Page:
The beach itself is a designated road, as are all the tracks on Fraser so normal road rules apply. The only difference to this section of beach is you share the ‘road’ with planes which have right away.

The Pinnacles are most probably the best examples of coloured sands on the island. For those keen shutter bugs morning is the best time to visit while the sun still shines on their multi-coloured layers.

Our stop at the Maheno was perfectly timed. A landmark of the beach, its rusting hull seems to have everyone pulling out cameras. Thankfully we timed our stop so we had the old ship to ourselves. Due to its state getting in close is warned against though one can still capture fabulous images of its textures from the recommended 3m distance simply by zooming in. 

The rusting hull of the Maheno on Fraser Island 

The day was topped off by a dingo sighting and a top tick on most lists to see while visiting the island. The dog happily trotted around are vehicle and others, sniffing at tyres and bull bars and when satisfied there was nothing there for him, continued his jaunt down the beach. 

A lone Dingo dog trots along the beach.

With sand in our toes, a touch of red in our cheeks we headed back for ‘home’ (currently Kingfisher Bay Resort) and toasted the Gods of Fraser for our great day out on the beach.

 Bolts and coloured rust of the Maheno gives fabulous textures

Saturday, 15 September 2012

Another Day in Heaven

Fraser Island's forests have always delighted me. Within them towering satinays dwarf piccabeen palms, ancient ferns fringe creeks that flow silently over their sandy beds and animals relish in their protected environment. They are without a doubt a remarkable feature of the island.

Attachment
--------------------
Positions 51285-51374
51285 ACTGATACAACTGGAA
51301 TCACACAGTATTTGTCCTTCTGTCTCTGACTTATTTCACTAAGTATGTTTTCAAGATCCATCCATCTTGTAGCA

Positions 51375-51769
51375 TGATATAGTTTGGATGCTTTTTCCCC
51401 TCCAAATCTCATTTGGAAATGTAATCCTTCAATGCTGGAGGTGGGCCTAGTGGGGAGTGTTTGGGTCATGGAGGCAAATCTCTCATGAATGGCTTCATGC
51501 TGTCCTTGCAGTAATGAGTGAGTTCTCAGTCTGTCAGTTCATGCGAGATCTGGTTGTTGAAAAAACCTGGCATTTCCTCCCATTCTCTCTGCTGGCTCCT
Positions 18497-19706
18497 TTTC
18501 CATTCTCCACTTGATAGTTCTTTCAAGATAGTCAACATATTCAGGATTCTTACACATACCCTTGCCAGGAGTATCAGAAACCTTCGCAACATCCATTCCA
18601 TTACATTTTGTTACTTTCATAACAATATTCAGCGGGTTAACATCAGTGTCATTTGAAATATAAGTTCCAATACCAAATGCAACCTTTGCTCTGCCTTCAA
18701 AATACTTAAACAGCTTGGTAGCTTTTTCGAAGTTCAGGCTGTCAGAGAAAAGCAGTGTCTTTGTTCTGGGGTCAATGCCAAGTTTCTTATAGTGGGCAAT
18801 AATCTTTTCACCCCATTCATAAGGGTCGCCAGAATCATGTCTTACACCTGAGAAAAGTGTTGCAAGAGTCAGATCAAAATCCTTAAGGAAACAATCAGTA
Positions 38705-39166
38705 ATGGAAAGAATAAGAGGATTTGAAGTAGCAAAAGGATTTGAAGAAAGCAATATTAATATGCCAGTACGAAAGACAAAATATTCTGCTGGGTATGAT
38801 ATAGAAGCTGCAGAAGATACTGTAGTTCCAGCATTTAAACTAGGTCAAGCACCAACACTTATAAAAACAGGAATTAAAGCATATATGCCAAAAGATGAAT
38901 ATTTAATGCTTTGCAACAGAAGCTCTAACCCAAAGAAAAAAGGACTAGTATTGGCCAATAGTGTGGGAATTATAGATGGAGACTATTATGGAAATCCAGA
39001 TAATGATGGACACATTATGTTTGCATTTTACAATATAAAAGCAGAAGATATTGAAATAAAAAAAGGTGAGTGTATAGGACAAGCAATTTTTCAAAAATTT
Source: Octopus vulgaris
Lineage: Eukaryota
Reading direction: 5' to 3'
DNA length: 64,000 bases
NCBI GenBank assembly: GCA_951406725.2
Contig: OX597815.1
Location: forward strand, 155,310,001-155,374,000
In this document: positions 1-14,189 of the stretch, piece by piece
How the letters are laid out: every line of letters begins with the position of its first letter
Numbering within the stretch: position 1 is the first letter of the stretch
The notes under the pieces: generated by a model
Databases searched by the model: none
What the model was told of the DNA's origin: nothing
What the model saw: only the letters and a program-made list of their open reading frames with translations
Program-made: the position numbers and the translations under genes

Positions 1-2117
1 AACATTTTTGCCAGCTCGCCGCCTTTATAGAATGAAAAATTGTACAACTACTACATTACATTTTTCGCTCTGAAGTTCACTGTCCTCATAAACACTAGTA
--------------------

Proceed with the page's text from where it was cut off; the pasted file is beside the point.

The forest is looking in need of a drink at the moment and overnight showers no doubt will be providing a welcomed watering.

Though the island was once heavily logged, tall stands of satinays, kauri pines and brush box remain untouched by man showcasing the unique vegetation of the island. Pile Valley, between Central Station and Lake McKenzie, where much of the logging took place, has the tallest of the towering satinay and brush box. 

If you have never been here make sure you earmark a walk along Wanggoolba Creek at Central Station, where you can easily see the magnificent angiopteris fern, which has the largest fern fronds in the world. The angiopteris fern is notable due to its use of water pressure rather than structural tissue to keep its fronds erect.

There is more than tall forest to lure the naturalist. Fungi is one that is assured to delight and a favourite of mine to photograph here. Maybe it's because they sit still, don't fidget or run away. For those with a keen eye there is an array of species to be found and each year that I come I seem to discover another that I've never seen sprouting from the forest floor or the rotting remains of fallen timbers.

So when you take a work through the forest, look closely and you will be rewarded.

A fungi found on our walk yesterday through Pile Valley

One of my companions captures another fungi

On a previous walk I found this tiny fungi sprouting from the bottom of a large Satinay